From the onset, highly sensitive environments were mapped and avoided during the planning for infrastructure and detailed environmental and socio-economic baseline acquired to facilitate monitoring of impacts from oil and gas operations.
All major oil and gas developments, including, the Tilenga, Kingfisher, the East African Crude Oil Pipeline (EACOP) and Refinery projects were first subjected to a preliminary environmental and social screening process that informed the conceptual design of the projects.
Subsequently, an impact assessment process was undertaken in line with national environment laws and international best practices. The environmental and social impact assessment process provided the host communities and the general public an opportunity to freely express their views on how they might be affected by the projects.
In addition to the comprehensive stakeholder consultations that were undertaken over a period of more than one-year, public hearings were held for the Tilenga, Kingfisher and EACOP projects between 2018 and 2020.
The feedback from the consultation process further informed the design of the projects, but also formed part of the basis for setting mitigation measures for the identified potential negative impacts and public concerns.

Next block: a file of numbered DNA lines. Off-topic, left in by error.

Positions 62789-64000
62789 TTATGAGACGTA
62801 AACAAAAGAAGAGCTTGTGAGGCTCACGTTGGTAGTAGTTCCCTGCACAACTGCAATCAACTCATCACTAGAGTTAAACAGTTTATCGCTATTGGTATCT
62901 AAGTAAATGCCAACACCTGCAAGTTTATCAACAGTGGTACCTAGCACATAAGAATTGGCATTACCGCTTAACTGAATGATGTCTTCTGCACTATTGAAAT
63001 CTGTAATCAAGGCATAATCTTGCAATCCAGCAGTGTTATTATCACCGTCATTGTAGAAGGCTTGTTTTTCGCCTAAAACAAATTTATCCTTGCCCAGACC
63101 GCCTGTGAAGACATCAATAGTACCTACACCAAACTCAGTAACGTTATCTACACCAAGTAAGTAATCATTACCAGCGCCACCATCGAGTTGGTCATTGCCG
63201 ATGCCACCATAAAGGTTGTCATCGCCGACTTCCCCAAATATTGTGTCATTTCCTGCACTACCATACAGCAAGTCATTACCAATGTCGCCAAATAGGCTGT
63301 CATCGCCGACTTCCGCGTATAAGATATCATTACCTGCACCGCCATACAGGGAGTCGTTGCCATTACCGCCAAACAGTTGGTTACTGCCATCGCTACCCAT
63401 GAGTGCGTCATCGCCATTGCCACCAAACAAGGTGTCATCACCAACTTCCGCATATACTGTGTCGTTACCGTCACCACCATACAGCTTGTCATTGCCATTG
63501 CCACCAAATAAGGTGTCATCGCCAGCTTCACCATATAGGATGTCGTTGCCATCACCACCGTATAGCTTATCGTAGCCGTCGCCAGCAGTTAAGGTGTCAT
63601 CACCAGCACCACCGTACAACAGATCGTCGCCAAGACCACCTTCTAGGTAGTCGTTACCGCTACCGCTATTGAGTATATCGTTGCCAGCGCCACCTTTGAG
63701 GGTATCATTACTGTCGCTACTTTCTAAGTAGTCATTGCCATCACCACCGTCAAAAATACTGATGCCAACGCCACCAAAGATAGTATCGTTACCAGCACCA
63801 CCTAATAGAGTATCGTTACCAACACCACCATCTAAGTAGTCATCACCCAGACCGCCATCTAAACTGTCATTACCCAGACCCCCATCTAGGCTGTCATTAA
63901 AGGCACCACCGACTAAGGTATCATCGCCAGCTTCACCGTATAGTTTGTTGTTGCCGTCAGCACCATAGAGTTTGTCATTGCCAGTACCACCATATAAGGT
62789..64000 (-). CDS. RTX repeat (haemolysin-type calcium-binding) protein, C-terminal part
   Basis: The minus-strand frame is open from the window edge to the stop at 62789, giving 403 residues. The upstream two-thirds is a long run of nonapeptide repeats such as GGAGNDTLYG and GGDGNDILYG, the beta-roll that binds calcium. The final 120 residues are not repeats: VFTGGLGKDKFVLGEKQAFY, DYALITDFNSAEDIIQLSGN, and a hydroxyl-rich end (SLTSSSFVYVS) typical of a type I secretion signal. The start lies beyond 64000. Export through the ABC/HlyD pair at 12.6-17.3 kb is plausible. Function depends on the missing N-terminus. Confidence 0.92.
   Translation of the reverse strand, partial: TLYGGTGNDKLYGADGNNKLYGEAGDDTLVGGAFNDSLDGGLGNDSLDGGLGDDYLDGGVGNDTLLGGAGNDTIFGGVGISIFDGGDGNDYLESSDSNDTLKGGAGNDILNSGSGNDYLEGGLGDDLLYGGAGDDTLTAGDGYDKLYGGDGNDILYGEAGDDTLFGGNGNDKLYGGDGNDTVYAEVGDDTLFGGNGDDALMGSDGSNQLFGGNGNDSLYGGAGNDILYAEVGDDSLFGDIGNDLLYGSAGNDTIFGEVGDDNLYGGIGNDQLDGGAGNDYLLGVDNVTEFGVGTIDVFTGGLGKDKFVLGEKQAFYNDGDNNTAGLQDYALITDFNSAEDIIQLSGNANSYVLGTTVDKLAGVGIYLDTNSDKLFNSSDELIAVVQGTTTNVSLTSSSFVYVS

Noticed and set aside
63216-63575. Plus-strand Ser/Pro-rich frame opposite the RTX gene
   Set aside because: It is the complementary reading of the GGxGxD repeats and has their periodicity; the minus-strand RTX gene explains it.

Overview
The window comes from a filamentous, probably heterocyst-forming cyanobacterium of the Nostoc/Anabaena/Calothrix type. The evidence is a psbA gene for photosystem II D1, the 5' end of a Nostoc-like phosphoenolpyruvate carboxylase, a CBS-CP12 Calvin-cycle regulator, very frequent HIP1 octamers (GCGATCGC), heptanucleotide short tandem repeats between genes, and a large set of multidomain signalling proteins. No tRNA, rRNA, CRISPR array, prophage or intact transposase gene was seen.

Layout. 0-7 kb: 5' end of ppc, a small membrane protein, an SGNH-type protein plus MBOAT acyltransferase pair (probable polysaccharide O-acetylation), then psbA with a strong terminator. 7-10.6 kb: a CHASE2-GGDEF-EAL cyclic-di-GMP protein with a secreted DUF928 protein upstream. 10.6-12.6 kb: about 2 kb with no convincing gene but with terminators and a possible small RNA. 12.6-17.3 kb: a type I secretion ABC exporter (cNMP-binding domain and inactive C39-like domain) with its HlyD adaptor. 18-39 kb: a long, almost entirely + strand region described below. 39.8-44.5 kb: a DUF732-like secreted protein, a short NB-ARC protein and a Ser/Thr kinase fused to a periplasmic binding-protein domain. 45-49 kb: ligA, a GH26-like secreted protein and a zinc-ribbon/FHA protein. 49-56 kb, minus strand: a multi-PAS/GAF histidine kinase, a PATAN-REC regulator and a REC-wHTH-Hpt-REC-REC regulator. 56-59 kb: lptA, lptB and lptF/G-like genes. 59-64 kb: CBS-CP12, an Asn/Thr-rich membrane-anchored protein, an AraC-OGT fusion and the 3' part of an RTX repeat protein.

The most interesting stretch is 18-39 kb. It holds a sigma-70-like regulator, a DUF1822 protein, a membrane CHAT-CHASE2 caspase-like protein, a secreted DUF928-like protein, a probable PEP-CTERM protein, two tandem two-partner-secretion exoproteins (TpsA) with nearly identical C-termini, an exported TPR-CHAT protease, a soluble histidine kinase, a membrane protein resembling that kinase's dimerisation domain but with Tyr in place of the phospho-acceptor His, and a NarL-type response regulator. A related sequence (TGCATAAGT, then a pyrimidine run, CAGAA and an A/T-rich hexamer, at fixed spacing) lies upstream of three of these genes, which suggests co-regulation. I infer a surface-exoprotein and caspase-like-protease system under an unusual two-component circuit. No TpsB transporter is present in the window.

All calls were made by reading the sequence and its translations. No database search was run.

The Petroleum Authority of Uganda (PAU), as the regulator, works closely with licensed oil companies and other government and non-government partners to ensure protection of the environment, human health and safety during oil and gas activities.
During the planning and design phases, government ensures that oil companies adopt sound environmental technologies and minimise footprint of petroleum operations.
For example, in 2013, during 3D seismic acquisition within Murchison Falls National Park, a modern cable-less technology that did not require any clearance of vegetation was used.
At the time, Uganda was the first country where such technology had ever been used on a land (onshore) oil and gas project.
The planned Tilenga, Kingfisher and EACOP projects will be developed by applying energy efficient and environmentally friendly technologies that will include multiple drilling of up to 15 wells from a single well pad and sharing of facilities in order to minimise environmental footprint.
The Tilenga project facilities in Murchison Falls National Park have been sited and designed in a manner that will have negligible impact to tourism and wildlife.